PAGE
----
Scientists have found the remains of four species of dinosaurs, including a megaraptor, in an inhospitable valley in Chilean Patagonia that has emerged over the past decade as an important fossil deposit, researchers said Wednesday.
The fossils were found in Cerro Guido, in southern Chile's Las Chinas valley near the border with Argentina, and taken to a laboratory in 2021. The researchers said they belong to dinosaurs that have not previously been identified in the area.
"It's always super exciting in scientific terms to find something that has not previously been discovered or described in the Las Chinas valley, where we have become used to finding new fossil remains," Marcelo Leppe, director of the Chilean Antarctic Institute (Inach) which was part of the research team, told AFP.
Inach collaborated with the University of Chile and the University of Texas on the expedition.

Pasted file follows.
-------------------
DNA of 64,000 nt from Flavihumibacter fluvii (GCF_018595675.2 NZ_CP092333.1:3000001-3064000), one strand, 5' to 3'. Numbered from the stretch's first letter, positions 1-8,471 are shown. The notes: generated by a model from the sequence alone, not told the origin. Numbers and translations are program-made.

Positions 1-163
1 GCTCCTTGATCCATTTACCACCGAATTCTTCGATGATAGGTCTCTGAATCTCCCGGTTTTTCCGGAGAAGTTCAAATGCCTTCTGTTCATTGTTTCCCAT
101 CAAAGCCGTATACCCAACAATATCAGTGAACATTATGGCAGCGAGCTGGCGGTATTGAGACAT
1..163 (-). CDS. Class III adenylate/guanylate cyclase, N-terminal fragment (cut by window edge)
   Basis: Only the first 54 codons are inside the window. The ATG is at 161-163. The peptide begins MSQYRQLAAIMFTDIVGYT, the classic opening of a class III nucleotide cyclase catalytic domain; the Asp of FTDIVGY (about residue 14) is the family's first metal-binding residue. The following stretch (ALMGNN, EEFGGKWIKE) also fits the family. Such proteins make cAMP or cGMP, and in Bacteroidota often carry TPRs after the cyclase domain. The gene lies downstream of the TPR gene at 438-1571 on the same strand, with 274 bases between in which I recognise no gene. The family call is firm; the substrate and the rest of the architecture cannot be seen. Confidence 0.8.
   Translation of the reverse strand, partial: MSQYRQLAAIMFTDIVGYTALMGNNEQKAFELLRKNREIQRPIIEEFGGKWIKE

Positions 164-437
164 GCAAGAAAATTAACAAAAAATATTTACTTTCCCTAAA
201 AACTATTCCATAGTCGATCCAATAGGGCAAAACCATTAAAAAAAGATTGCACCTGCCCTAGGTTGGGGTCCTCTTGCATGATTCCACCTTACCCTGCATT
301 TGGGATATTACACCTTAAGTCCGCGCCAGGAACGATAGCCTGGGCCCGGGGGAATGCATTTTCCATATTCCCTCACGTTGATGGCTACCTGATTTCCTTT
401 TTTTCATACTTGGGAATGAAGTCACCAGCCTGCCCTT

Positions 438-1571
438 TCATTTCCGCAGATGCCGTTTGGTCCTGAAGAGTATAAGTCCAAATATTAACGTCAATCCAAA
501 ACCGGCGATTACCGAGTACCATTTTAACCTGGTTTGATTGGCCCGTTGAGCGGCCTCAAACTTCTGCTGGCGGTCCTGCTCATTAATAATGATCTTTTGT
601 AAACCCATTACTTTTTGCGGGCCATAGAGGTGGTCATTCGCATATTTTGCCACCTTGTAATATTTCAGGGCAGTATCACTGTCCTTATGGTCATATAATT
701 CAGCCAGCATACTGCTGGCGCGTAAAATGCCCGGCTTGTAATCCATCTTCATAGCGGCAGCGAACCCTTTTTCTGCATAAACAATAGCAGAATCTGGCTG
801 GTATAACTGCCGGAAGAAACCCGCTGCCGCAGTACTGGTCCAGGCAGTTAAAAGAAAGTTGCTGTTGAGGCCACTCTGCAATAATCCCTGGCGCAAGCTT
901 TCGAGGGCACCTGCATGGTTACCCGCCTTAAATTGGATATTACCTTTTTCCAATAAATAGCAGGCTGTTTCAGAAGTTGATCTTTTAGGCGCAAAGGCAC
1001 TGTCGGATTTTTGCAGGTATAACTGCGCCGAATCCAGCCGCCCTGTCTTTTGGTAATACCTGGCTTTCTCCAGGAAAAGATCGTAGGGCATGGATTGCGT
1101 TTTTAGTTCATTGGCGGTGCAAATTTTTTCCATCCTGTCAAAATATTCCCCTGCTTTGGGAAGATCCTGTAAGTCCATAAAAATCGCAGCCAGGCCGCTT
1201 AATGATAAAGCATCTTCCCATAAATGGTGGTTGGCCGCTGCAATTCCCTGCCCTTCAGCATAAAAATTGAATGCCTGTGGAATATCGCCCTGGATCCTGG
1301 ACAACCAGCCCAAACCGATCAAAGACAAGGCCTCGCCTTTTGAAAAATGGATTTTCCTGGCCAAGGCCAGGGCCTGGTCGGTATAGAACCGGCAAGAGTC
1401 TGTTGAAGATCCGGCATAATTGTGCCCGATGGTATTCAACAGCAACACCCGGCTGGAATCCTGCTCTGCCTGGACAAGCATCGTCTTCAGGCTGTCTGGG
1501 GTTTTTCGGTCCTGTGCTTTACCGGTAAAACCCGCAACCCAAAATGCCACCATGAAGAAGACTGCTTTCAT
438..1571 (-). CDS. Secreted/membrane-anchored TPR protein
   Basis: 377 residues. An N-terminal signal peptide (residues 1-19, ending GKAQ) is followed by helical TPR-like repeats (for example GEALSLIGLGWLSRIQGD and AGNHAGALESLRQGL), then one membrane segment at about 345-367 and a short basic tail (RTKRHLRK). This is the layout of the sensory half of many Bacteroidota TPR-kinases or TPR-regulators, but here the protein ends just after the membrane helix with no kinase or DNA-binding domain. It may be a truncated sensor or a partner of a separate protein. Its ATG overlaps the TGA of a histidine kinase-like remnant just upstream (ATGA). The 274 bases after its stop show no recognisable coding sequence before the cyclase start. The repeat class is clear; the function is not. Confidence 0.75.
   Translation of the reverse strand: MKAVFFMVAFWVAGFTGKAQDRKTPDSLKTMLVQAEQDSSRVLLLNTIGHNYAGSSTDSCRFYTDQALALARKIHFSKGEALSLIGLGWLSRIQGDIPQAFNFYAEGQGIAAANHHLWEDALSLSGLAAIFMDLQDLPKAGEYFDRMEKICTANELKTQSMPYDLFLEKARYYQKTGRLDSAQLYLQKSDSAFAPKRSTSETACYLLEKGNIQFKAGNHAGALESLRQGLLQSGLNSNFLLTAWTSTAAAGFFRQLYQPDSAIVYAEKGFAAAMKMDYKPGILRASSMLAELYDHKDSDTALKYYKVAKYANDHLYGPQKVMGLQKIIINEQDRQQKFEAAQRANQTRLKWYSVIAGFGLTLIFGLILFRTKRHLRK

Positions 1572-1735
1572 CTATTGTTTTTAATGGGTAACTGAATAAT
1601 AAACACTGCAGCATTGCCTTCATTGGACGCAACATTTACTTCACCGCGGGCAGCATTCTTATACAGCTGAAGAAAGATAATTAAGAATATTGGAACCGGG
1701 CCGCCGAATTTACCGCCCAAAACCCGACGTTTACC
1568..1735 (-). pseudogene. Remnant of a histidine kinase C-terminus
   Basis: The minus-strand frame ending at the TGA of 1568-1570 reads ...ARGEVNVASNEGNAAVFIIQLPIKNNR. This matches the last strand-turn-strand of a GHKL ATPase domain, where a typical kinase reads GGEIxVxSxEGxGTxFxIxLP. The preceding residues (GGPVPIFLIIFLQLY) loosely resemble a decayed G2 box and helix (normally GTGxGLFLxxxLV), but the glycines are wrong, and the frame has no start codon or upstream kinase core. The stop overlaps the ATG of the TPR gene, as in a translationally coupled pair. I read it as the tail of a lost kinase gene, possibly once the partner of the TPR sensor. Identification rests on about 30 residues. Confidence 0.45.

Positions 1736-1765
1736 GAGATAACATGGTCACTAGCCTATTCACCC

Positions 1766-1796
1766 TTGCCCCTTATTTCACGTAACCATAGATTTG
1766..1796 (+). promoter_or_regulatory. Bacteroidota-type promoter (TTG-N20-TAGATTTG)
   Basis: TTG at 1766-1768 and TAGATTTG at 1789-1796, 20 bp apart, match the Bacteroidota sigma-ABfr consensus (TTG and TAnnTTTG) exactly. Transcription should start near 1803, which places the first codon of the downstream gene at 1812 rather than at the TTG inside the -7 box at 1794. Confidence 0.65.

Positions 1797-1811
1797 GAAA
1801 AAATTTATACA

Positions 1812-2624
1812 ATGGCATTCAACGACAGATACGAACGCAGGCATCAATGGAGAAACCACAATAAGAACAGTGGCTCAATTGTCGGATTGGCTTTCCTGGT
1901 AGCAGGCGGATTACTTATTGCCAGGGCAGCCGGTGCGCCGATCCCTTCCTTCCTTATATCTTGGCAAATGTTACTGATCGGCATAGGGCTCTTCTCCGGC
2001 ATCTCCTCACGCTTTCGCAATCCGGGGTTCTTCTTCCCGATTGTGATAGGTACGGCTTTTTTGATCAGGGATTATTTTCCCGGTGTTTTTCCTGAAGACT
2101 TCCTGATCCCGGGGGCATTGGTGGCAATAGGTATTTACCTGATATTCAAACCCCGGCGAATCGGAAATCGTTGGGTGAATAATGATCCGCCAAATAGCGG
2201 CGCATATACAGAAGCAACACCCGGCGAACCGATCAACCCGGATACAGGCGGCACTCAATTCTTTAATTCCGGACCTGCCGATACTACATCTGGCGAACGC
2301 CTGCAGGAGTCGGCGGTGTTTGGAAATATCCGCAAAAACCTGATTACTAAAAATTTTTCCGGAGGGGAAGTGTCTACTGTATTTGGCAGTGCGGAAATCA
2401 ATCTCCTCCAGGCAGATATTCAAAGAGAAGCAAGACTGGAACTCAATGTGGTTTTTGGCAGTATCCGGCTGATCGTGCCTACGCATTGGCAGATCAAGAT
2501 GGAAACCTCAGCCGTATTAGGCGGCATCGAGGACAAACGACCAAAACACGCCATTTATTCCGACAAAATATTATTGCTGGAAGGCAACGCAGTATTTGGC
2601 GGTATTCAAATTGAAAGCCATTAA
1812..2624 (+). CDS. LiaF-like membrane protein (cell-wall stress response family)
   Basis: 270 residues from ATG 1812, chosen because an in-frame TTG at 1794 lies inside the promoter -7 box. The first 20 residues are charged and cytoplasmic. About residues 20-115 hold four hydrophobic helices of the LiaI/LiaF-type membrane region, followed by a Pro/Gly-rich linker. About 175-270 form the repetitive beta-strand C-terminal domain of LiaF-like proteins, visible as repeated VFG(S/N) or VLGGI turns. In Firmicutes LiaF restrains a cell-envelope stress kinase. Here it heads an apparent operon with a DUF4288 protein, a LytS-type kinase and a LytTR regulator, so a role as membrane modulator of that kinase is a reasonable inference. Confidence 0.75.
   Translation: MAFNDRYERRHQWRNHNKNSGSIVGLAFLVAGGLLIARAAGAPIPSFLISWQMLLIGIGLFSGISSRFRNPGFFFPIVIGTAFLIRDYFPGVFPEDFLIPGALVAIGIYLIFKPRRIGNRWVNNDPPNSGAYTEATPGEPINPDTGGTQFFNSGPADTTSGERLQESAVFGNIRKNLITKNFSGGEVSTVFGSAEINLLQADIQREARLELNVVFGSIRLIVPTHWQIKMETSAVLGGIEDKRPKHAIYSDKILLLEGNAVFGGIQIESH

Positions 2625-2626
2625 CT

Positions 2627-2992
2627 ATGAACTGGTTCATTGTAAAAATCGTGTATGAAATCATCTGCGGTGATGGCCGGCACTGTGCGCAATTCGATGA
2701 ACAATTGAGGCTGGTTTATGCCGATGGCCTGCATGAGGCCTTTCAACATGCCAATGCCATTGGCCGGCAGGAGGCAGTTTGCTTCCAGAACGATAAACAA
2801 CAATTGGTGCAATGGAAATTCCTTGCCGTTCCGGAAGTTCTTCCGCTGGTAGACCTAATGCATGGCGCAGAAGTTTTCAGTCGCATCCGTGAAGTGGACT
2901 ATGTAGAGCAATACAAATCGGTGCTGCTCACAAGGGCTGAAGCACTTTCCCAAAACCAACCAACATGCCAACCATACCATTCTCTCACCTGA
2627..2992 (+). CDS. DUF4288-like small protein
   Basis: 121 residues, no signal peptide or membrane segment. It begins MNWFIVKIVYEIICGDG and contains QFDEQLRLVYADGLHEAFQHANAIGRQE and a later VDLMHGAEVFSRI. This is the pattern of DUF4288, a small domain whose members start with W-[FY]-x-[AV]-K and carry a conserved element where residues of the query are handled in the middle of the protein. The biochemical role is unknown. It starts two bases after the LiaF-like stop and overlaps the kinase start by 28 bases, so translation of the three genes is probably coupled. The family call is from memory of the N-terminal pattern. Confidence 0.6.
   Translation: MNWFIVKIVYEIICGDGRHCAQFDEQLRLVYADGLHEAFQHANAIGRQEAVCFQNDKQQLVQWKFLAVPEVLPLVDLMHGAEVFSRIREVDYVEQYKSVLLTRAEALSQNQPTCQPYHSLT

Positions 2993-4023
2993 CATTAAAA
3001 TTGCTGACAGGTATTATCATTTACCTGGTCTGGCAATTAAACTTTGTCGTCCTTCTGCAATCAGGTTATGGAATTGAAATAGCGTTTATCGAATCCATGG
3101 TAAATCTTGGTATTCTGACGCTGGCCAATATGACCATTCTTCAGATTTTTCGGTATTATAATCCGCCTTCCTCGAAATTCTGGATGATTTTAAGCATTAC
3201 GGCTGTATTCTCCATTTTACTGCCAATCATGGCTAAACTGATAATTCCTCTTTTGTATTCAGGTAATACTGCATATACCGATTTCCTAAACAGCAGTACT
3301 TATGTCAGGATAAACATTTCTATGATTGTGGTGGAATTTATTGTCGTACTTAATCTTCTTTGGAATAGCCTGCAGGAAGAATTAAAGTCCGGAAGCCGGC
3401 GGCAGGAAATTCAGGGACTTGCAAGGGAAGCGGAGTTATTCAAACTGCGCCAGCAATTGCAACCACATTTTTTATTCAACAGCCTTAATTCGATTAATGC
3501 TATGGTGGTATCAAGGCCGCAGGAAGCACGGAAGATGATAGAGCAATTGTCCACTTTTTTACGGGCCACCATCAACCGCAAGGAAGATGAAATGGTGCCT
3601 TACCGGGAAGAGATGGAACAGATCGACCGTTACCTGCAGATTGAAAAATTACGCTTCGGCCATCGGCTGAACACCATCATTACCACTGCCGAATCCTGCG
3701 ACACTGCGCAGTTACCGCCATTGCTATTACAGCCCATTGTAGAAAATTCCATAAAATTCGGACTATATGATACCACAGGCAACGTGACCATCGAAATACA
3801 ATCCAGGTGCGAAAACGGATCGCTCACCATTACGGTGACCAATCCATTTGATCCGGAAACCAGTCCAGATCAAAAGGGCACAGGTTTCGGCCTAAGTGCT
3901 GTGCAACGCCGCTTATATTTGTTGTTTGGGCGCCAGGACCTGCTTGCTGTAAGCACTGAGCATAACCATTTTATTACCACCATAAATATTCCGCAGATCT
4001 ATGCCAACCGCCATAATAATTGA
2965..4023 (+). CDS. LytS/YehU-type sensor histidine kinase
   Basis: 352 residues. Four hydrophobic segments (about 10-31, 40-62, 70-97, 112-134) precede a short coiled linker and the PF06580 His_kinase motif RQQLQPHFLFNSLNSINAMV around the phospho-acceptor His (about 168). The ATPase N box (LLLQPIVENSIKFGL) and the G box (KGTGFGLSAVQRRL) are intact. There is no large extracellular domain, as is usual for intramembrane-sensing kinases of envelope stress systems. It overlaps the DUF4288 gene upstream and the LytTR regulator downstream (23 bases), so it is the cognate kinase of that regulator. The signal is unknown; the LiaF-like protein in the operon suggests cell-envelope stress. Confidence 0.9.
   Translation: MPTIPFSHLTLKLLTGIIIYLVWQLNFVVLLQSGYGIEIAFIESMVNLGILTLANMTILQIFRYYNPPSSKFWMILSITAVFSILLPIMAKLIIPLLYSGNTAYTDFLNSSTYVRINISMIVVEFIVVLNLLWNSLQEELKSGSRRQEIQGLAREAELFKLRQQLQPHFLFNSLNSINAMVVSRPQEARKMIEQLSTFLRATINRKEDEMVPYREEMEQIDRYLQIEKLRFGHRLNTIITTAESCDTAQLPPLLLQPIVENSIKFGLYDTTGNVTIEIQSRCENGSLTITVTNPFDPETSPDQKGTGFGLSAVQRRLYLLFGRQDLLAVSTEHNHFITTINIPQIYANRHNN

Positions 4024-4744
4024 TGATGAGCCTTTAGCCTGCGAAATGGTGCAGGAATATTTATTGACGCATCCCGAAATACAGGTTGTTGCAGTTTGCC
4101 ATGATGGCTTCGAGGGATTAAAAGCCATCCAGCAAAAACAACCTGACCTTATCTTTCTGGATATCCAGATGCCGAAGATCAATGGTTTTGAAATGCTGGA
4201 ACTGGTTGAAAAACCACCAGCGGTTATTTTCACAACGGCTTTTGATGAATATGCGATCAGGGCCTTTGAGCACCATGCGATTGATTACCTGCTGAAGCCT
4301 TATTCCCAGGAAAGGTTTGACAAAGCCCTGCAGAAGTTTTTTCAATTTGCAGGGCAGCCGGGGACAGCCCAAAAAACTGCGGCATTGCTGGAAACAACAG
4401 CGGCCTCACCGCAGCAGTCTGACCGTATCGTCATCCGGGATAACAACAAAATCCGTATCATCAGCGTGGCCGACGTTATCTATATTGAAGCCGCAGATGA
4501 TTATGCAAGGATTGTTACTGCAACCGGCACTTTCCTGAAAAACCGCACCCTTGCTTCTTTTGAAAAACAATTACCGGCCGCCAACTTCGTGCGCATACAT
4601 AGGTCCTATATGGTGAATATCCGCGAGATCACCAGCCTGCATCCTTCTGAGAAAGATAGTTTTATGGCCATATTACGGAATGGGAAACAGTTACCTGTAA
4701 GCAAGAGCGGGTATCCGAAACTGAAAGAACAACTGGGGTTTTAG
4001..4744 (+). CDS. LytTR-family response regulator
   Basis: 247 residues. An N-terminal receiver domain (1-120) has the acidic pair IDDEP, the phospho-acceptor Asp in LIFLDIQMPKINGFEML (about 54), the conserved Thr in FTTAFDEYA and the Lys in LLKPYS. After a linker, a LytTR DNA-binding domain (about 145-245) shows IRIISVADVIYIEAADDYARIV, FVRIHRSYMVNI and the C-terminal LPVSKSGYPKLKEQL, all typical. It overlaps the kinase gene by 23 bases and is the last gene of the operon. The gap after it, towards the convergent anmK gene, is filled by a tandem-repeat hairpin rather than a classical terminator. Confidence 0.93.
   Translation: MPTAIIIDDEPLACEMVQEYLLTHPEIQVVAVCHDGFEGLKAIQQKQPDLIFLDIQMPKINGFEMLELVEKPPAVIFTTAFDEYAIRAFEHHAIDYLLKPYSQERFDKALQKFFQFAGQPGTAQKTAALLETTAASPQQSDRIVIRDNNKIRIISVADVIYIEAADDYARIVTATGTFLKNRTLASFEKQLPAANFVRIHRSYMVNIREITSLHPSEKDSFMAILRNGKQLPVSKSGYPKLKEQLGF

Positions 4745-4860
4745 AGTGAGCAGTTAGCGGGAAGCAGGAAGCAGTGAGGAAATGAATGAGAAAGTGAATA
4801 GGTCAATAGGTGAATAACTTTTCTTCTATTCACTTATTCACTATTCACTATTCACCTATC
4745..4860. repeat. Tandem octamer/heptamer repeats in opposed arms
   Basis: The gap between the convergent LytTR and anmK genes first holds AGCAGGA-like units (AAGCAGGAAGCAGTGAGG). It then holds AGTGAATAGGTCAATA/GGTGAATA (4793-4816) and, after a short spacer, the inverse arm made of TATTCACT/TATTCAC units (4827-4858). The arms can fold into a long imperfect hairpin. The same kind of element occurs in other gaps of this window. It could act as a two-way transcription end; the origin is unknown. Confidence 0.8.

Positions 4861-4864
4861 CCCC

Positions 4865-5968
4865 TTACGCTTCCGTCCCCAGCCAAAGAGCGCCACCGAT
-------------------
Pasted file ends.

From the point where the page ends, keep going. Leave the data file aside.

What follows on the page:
They identified the remains -- including teeth and postcranial bone pieces -- of four species of dinosaur including the megaraptor, which belongs to the theropod family.
These carnivorous dinosaurs had raptor claws, small teeth for tearing, and large upper limbs which, according to the research, put them at the top of the food chain in the region, which they inhabited between 66 and 75 million years ago, at the end of the Cretaceous period.
"One of the characteristics that allowed us to identify with great confidence that they belong to megaratorids are, first of all, that the teeth are very curved towards the back," said Jared Amudeo, a researcher with the University of Chile, in a statement.
They also identified two specimens of Unenlagiinae, closely related to velociraptors and which have a "novel evolutionary character, which would indicate that this is a new species of unenlagine or perhaps a representative of a different clade (group)," said Amudeo.
They also found remains of two bird species: an Enantiornithe, the most diverse and abundant group of birds of the Mesozoic; and Ornithurinae, a group directly related to present-day birds.
The scientists' work was compiled in a study published last December in the prestigious Journal of South American Earth Sciences.